Markets of tomorrow

With the increasing demand for goods and services, the rural market is growing at the rate of 15%.   | Photo Credit: Rajesh N.

Rural marketing is a marketing system that involves the development, planning, pricing, and distribution of goods and services so that people in rural areas can access basic products at fair prices. In fact, the growth of most sectors in rural India — which is an agriculture-based economy — is determined by the rural marketing system.

Rural India accounts for about 70% of the population with the existence of 162 million households (according to 2011 census). The Rural Marketing Association of India (RMAI) found that about 60% of India’s income has come from rural, small-town, and semi-urban economies. Further, the Technopak study drew attention to the fact that with the increasing demand for fast-moving consumer goods, pharma products, auto parts, and others, the rural market is growing at the rate of 15%.

Rural marketing has ensured a smooth flow to create an overall balance in India’s social and economic development. This has been brought about by an increase in productivity in the agricultural sector.

Deciding factors

The population, rising rural prosperity, change in demands and lifestyle, life cycle advantages, and so on are a few of the many factors that decide the scope of rural marketing. Apart from this, organisations are trying to increase their reach to underserved markets, to meet the growing need for sustainable organisational activities, and to develop a good corporate image by CSR activities. Businesses have been reinventing their business models and changing their nature from commercial motives to social motives.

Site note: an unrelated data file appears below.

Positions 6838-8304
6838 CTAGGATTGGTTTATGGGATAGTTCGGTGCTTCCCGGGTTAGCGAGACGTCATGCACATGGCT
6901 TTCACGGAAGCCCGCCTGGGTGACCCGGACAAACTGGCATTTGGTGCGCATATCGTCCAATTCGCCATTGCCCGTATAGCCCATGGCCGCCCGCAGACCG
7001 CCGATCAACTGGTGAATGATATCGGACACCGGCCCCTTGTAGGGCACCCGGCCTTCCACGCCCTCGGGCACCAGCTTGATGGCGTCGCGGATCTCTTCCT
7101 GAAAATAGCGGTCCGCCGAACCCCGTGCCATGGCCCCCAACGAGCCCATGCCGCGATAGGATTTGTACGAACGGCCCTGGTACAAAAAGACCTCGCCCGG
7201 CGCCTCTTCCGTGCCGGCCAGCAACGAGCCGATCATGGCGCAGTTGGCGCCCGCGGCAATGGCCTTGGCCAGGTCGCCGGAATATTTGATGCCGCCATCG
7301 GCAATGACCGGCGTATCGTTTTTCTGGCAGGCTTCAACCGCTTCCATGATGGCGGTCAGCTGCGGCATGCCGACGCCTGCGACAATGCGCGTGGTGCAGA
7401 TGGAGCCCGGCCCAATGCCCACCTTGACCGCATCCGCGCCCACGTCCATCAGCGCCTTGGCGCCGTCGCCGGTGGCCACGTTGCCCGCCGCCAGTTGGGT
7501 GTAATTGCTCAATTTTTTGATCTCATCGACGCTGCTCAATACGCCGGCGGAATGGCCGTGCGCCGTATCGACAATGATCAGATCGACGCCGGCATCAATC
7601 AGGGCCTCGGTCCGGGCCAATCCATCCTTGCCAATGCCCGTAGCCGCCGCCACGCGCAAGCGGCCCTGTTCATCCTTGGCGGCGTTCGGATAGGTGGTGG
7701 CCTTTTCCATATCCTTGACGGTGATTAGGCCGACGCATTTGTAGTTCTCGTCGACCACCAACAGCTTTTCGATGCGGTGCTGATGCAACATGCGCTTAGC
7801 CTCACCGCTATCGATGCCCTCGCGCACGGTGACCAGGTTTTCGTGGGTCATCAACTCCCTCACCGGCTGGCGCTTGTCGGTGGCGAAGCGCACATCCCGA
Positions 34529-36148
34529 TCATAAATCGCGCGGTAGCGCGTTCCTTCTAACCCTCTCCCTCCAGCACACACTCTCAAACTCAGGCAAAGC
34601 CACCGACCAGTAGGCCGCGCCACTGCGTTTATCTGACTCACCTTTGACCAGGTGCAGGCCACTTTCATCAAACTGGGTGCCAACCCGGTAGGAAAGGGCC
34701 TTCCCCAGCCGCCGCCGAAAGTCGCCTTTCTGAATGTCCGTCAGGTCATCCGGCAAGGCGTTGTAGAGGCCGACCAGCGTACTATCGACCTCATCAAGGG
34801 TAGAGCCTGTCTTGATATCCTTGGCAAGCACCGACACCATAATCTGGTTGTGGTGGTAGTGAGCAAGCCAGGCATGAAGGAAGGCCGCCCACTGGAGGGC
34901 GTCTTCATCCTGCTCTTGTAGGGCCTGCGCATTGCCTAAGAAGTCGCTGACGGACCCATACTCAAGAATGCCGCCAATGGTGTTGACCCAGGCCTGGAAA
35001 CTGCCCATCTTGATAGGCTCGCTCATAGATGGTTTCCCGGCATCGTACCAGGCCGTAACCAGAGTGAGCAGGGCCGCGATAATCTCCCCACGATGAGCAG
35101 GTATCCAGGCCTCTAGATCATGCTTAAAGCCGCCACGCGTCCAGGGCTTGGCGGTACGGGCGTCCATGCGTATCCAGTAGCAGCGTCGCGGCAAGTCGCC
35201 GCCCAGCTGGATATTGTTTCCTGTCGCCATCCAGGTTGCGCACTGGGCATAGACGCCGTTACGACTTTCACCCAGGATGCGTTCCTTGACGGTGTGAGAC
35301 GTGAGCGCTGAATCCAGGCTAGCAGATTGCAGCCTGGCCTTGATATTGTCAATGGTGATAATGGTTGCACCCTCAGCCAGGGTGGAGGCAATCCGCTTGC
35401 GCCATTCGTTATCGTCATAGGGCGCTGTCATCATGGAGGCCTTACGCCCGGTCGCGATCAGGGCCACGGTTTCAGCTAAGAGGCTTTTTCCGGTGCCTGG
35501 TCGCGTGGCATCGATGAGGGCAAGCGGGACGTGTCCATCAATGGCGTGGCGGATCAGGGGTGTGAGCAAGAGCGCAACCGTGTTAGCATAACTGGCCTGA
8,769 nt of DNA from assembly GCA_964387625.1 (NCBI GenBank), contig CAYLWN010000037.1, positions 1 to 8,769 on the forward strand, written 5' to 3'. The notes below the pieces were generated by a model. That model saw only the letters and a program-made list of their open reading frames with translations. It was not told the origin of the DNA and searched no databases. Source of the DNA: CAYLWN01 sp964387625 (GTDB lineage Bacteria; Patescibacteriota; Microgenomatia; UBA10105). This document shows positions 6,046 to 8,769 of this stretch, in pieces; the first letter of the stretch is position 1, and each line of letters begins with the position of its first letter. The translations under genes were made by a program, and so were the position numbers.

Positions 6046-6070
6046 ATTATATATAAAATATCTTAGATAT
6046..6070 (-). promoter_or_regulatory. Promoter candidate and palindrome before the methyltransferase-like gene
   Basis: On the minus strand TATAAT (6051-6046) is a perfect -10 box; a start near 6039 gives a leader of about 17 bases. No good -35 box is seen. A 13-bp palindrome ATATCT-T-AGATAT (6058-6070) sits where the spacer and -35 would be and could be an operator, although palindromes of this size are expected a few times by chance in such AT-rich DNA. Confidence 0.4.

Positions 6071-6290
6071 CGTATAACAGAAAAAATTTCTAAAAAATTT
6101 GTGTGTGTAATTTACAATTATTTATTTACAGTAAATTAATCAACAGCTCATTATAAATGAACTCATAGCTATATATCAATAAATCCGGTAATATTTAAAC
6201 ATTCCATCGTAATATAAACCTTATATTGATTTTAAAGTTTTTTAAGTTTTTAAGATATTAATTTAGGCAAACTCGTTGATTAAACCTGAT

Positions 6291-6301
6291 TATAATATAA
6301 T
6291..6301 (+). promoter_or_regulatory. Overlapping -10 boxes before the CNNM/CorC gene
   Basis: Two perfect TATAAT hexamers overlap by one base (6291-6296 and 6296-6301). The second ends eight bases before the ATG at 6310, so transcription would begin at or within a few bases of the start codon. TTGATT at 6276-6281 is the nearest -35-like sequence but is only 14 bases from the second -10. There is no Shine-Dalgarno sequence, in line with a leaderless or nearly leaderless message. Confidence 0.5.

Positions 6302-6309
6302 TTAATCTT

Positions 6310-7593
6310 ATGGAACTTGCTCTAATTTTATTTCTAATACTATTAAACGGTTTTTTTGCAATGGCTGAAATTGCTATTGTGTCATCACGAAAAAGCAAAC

Organisations are now spending time and money on extensive study of rural buyers to understand consumer behaviour, and to customise goods and services. This has led to improved rural infrastructure and income, resulting in a general improvement in their standard of living. For example, Hindustan Unilever Limited introduced Project Shakti in 2001 with to empower women in rural areas by creating employment and income-generating opportunities. Similarly, HDFC Bank Ltd. (under its CSR umbrella Parivartan) launched a wide variety of projects to decrease the stress on farm income in rural households. The Tata Group came up with TRI (Transforming Rural India), which included implementing health and nutrition-based programmes across regions of endemic poverty, facilitating engagement with teachers and students, and so on.

What does all this mean for students? Marketing graduates are finding the field extremely intriguing and rewarding due to its increasing scope. Advertising agencies, organisations, market research agencies and others are on the lookout for young talented minds to come up with creative solutions incorporating working technologies, business models, and wavemakers (individuals that help organisations go forth with their social schemes and projects by developing and funding compelling solutions. Thus, rural marketing is a booming sector with plenty of job opportunities.

The writer is Director, Symbiosis Centre for Management Studies, Pune.

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Printable version | Dec 5, 2021 9:51:12 PM |

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